Hearing loss affects around 30 million Americans according to the Hearing Loss Association of America.
Many of those people are searching for hearing aids to improve their ability to understand others and enjoy a better life. The question is this: what are the best hearing aids available?
The answer: it depends.
The reason it depends is because there are different types and degrees of hearing loss, as well as different ideas as to what makes a the best hearing aid. Let’s look at both of these factors to reach some conclusions.
Types of Hearing Loss
There are different scales of hearing loss. There’s mild, moderate, and severe. An audiologist will be able to tell you the extent of your condition.
Another factor to consider is that sound comes in many frequencies. Some people with hearing loss have difficulty with hearing middle and/or high frequencies, but hear low frequencies pretty well.
Others may have problems hearing in general.
Both these things will affect the type of hearing aid that is best for you.
What Makes A Hearing Aid “The Best”?
Different customers are attracted to different things when shopping for hearing aids. Here are a range of elements people take into consideration when making a purchase:
- Affordability. All the “bells and whistles” in the world don’t amount to much if you can’t afford to buy it. You can expect to spend anything from $300 to $3,000. Sale prices, buying two (instead of just one), and the type of hearing aid (analog vs. digital; analog is less expensive) are a few things that cause the price to drop.
- Product Quality. On the flip side, all the savings in the world amount to nothing if the product doesn’t work. There are digital and analog models. Analog models may win the price war, but it is at a cost. Digital hearing aids are designed to do the same work as analog, plus automatically adjust the level of sound based on your specific hearing tendencies and noise level. If you’re looking for quality, digital is the way to go.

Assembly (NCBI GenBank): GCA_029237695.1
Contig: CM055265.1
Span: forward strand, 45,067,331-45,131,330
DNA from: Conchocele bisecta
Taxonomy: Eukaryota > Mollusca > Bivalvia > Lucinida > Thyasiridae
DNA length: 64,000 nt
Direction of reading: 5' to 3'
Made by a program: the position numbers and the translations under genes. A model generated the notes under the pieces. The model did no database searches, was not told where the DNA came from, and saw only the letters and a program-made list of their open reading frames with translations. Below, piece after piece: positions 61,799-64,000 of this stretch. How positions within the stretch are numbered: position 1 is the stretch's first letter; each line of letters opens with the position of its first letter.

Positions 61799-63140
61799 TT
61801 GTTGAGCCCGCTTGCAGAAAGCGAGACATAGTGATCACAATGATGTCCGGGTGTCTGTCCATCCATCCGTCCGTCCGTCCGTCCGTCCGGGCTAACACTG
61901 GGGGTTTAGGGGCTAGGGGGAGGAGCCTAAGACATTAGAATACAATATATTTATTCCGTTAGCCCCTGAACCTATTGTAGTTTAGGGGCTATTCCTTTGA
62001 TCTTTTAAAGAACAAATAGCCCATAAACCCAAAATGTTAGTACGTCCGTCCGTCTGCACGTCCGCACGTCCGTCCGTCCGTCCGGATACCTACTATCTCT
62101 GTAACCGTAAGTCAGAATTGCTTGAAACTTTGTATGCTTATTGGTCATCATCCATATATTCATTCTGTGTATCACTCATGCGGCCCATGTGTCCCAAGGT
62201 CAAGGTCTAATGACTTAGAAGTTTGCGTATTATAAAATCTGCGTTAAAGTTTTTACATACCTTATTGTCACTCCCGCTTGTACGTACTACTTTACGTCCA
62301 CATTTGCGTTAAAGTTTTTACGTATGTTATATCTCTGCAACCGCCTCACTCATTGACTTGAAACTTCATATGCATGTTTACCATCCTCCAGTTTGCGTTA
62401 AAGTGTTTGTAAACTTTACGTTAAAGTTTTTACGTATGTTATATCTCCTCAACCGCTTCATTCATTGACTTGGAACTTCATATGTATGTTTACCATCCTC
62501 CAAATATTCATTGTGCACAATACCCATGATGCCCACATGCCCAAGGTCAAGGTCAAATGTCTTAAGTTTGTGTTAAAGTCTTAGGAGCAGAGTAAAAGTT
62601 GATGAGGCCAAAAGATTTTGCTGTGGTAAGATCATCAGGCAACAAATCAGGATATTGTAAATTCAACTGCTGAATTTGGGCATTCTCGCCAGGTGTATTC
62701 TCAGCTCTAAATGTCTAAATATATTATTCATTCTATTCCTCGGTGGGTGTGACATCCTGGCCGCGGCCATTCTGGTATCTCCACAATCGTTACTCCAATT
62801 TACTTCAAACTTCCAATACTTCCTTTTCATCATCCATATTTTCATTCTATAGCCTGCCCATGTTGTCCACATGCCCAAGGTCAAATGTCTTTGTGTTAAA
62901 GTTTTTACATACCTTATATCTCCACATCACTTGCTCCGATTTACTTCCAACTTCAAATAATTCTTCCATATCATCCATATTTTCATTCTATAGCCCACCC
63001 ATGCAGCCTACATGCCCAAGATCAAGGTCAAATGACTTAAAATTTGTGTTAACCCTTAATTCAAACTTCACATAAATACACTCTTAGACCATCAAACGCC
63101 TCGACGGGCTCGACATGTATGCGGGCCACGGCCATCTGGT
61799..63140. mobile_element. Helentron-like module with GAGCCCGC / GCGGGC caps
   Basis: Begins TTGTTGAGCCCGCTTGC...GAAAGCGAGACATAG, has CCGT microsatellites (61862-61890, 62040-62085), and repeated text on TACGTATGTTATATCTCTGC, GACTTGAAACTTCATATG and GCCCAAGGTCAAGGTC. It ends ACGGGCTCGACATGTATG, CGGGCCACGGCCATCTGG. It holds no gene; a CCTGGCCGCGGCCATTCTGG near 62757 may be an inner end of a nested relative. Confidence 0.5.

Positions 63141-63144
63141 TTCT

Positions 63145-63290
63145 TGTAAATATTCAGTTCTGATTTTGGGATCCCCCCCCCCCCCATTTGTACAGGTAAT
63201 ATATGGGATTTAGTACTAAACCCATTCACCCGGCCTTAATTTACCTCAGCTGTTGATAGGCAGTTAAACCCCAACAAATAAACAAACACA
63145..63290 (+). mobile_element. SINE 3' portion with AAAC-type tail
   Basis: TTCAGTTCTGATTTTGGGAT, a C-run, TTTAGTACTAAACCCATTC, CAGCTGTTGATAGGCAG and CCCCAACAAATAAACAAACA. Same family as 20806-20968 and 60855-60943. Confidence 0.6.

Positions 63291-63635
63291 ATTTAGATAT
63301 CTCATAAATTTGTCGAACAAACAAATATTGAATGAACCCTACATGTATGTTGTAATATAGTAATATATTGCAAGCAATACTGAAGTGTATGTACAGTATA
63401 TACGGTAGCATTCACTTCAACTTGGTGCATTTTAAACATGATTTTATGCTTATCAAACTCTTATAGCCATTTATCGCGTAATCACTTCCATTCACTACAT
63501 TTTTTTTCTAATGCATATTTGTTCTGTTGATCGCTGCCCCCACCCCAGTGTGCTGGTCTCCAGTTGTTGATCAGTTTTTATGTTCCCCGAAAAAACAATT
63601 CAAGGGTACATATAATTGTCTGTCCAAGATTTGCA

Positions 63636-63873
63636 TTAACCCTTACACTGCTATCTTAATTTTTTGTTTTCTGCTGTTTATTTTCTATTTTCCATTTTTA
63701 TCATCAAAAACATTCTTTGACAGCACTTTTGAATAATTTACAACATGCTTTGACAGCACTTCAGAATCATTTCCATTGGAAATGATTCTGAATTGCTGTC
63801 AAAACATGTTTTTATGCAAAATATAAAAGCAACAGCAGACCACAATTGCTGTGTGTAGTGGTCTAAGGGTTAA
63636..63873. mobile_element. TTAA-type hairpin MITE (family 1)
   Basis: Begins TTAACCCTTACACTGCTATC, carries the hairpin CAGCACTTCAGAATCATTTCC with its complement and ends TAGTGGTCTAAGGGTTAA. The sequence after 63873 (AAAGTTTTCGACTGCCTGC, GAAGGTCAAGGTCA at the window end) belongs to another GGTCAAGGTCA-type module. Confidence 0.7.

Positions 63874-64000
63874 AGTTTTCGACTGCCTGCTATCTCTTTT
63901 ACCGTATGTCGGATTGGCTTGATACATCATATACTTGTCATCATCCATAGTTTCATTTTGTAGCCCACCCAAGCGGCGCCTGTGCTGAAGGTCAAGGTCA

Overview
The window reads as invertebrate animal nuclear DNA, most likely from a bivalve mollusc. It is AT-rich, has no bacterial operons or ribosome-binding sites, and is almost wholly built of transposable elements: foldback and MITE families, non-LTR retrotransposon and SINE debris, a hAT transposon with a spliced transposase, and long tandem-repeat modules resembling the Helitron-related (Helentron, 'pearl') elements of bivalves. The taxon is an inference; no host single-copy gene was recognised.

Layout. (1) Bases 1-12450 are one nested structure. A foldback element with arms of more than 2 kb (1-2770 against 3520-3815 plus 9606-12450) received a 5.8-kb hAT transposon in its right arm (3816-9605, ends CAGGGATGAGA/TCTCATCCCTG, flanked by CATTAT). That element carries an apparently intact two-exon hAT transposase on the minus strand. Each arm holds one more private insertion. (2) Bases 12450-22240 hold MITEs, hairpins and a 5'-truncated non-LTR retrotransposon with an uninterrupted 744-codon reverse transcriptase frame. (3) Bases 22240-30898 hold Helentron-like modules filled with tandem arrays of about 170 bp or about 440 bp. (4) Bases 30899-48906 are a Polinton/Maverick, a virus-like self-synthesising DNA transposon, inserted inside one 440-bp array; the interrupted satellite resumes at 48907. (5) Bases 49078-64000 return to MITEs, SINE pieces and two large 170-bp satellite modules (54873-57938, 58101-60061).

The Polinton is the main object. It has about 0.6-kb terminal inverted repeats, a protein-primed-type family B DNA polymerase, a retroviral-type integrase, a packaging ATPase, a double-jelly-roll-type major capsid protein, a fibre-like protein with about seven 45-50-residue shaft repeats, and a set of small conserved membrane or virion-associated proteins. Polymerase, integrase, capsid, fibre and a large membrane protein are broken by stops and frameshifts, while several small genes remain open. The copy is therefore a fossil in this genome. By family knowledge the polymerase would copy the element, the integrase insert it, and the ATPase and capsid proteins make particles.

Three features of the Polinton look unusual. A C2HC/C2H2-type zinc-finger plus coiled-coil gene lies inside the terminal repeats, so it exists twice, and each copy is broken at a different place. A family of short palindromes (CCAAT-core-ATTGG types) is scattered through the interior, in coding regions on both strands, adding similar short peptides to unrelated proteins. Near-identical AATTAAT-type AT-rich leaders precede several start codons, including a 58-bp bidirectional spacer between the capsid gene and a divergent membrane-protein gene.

- Transparency. For many, the most important thing is how noticeable the hearing aid will be. The good news is that they make them really small nowadays for people who are interested. The bad news is that typically as size goes down, so does quality and ease of use. Check out Adesso (from SONIC), MyHearPod, or Aries for some of the smallest, least-noticeable hearing aids around.
- Comfort. Most people plan on wearing their hearing aid most of the time. So if it’s uncomfortable, that clearly is a bad thing. Of course no hearing aid will feel truly, 100% natural (as it is a foreign object, after all.) However, with some hearing aids, you’ll begin to forget you’re wearing one once you get used to it. The best hearing aids for this are probably going to be your in-the-ear models (instead of behind the ear or in the canal).
- Ease of use. Again, the smaller the size, the tinier the controls have to be. It stands to reason then that the easiest models are the largest ones. There are exceptions, however. Some models have a remote control allowing you to leave the hearing aid in place and adjust the settings.